Back when I was a sophomore at Stanford, I cold emailed John McCarthy (inventor of Lisp, one of the godfathers of AI) and asked if I could meet him and learn about his life and perspective. To my pleasant surprise, he was happy to meet with me. A week later I biked over to his house and had a very interesting two hour conversation with him.
McCarthy told me a lot about his career and his transition from MIT to Stanford. What struck me the most though was what he had to say about Lisp. Lisp was a complete afterthought for McCarthy. He just needed a language for doing AI research, his true passion. Since the languages available at that time were difficult to use, he created a language that he felt would make him the most productive in his research. This reminds me a lot about how Isaac Newton invented the tool of calculus to further his research in gravity. Calculus transformed mathematics in its own right, and the innovations of Lisp are still reverberating through the programming language world. Yet both were not ends in themselves, but means towards larger goals. Lisp, one of the most abstract languages you can use, was created with a purely practical motivation.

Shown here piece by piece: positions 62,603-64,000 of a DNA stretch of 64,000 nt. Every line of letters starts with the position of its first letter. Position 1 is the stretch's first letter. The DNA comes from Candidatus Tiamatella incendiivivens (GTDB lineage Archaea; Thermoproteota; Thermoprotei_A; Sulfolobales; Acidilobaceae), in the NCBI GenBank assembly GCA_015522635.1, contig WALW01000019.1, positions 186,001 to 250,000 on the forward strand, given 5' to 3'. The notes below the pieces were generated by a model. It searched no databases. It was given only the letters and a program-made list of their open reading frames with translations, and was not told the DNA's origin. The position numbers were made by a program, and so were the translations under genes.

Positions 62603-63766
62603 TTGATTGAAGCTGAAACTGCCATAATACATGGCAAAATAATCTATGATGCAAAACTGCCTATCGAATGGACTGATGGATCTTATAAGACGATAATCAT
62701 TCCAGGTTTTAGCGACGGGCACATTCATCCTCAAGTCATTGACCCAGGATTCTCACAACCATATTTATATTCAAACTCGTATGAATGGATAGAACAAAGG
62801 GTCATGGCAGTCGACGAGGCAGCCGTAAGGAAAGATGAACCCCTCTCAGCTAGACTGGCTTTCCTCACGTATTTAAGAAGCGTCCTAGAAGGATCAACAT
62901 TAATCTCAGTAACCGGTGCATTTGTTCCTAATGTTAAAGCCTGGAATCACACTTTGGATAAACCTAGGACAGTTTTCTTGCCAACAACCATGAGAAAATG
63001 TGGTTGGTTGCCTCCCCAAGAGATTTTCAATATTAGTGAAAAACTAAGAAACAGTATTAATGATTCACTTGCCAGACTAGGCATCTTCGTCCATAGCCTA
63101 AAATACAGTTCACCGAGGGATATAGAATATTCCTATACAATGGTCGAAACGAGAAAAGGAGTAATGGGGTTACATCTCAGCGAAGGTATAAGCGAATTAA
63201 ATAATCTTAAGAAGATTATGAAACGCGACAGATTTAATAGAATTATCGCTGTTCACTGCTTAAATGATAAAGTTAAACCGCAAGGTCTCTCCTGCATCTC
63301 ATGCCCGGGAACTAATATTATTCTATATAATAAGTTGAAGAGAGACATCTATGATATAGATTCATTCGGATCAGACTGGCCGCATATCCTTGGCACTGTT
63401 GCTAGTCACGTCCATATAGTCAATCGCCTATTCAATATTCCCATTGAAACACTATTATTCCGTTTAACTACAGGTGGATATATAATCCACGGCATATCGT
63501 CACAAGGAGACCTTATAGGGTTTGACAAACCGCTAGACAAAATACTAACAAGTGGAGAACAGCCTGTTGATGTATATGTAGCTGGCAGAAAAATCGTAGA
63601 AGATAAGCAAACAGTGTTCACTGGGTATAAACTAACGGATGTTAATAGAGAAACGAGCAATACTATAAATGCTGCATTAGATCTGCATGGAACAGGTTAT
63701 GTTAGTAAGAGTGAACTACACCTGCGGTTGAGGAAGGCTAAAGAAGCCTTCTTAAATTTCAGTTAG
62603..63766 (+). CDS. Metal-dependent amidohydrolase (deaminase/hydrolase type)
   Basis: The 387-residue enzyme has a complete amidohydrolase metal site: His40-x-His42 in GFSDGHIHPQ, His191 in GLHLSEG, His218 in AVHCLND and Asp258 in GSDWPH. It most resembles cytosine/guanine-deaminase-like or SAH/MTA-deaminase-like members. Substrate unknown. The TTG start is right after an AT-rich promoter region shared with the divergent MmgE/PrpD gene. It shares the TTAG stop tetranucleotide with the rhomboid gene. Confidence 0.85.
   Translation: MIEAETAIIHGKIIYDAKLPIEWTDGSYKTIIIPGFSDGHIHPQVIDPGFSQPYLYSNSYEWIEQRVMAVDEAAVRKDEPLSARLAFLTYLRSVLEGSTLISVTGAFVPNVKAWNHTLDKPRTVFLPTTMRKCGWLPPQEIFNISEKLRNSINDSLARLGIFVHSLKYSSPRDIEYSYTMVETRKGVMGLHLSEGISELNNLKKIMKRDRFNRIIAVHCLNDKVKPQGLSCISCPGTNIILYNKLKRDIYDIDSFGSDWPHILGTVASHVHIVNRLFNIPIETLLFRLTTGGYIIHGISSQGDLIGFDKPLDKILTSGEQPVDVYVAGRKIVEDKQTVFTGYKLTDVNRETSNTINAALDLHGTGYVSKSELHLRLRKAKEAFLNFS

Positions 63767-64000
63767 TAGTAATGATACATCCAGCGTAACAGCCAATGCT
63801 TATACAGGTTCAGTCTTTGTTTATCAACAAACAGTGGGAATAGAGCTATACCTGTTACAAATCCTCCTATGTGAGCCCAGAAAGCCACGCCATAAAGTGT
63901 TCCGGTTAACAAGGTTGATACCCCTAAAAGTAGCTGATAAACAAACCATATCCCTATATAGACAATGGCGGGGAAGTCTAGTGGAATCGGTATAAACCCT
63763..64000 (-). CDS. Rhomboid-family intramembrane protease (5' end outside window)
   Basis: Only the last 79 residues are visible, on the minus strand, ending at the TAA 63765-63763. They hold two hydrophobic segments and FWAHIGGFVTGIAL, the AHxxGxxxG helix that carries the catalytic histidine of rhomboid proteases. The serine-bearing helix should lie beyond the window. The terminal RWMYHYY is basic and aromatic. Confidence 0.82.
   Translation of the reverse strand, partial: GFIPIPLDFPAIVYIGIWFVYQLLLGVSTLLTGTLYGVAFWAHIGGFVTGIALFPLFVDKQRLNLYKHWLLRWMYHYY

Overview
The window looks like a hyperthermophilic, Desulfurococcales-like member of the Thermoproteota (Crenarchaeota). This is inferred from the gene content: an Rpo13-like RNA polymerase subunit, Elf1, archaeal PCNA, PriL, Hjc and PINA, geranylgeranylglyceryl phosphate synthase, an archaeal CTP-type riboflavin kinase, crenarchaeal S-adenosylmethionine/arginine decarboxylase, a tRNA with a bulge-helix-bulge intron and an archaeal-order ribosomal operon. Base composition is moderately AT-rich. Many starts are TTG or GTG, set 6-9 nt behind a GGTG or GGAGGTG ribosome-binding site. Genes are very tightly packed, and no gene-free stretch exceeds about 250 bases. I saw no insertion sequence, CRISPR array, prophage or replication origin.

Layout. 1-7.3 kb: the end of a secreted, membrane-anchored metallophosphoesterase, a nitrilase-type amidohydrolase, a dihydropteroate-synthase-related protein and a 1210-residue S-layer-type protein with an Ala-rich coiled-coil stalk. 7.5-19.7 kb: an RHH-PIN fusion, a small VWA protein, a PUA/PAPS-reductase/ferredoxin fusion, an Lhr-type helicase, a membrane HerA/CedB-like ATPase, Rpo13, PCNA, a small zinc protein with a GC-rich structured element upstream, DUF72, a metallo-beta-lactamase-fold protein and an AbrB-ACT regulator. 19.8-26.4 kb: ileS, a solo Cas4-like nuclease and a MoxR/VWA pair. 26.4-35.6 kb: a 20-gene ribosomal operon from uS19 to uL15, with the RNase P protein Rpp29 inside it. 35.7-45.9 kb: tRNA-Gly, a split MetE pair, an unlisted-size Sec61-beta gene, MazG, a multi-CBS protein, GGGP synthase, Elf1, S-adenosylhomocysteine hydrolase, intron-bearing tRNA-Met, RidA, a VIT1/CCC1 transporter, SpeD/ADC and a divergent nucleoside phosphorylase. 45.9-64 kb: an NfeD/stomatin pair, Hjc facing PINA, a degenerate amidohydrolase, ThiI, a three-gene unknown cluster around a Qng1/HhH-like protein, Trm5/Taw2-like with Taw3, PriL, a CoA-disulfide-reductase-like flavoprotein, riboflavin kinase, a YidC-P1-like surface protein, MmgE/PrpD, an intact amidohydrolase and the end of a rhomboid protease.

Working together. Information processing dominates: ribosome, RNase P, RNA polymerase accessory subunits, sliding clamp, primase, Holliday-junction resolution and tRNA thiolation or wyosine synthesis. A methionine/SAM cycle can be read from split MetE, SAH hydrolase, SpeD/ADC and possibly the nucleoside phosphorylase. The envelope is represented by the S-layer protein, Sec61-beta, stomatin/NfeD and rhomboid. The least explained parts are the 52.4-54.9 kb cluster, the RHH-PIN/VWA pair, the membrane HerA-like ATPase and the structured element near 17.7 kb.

I consider it a privilege to have gotten to speak with such a legendary person. I wish I had a transcript of our conversation, but alas I don't. I'm still surprised at the ease at which I was able to meet him, but ultimately I'm glad I took advantage of an opportunity most people don't realize is available to them.